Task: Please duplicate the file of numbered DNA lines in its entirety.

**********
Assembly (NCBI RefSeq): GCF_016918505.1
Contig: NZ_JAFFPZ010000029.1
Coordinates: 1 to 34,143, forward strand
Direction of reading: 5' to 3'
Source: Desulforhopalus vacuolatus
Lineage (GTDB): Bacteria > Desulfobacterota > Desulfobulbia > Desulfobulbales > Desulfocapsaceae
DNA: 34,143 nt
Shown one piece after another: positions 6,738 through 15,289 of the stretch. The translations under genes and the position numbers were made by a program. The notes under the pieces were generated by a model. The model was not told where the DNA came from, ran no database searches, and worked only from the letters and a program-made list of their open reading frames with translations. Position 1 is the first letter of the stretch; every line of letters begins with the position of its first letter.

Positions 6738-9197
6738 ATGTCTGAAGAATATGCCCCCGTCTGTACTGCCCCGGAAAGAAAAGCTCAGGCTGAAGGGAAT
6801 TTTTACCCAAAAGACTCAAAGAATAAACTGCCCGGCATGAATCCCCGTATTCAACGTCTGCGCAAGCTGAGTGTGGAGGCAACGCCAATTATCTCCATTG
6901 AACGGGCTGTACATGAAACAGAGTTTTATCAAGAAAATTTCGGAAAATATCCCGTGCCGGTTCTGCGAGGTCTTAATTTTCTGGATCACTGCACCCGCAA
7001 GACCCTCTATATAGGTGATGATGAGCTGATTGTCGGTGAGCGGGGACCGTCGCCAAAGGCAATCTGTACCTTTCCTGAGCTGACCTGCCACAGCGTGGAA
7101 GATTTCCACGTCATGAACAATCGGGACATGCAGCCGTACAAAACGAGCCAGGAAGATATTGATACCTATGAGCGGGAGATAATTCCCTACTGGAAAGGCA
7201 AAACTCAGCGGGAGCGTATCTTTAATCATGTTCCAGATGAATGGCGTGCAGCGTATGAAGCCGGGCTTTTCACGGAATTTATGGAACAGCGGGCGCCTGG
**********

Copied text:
Assembly (NCBI RefSeq): GCF_016918505.1
Contig: NZ_JAFFPZ010000029.1
Coordinates: 1 to 34,143, forward strand
Direction of reading: 5' to 3'
Source: Desulforhopalus vacuolatus
Lineage (GTDB): Bacteria > Desulfobacterota > Desulfobulbia > Desulfobulbales > Desulfocapsaceae
DNA: 34,143 nt
Shown one piece after another: positions 6,738 through 15,289 of the stretch. The translations under genes and the position numbers were made by a program. The notes under the pieces were generated by a model. The model was not told where the DNA came from, ran no database searches, and worked only from the letters and a program-made list of their open reading frames with translations. Position 1 is the first letter of the stretch; every line of letters begins with the position of its first letter.

Positions 6738-9197
6738 ATGTCTGAAGAATATGCCCCCGTCTGTACTGCCCCGGAAAGAAAAGCTCAGGCTGAAGGGAAT
6801 TTTTACCCAAAAGACTCAAAGAATAAACTGCCCGGCATGAATCCCCGTATTCAACGTCTGCGCAAGCTGAGTGTGGAGGCAACGCCAATTATCTCCATTG
6901 AACGGGCTGTACATGAAACAGAGTTTTATCAAGAAAATTTCGGAAAATATCCCGTGCCGGTTCTGCGAGGTCTTAATTTTCTGGATCACTGCACCCGCAA
7001 GACCCTCTATATAGGTGATGATGAGCTGATTGTCGGTGAGCGGGGACCGTCGCCAAAGGCAATCTGTACCTTTCCTGAGCTGACCTGCCACAGCGTGGAA
7101 GATTTCCACGTCATGAACAATCGGGACATGCAGCCGTACAAAACGAGCCAGGAAGATATTGATACCTATGAGCGGGAGATAATTCCCTACTGGAAAGGCA
7201 AAACTCAGCGGGAGCGTATCTTTAATCATGTTCCAGATGAATGGCGTGCAGCGTATGAAGCCGGGCTTTTCACGGAATTTATGGAACAGCGGGCGCCTGG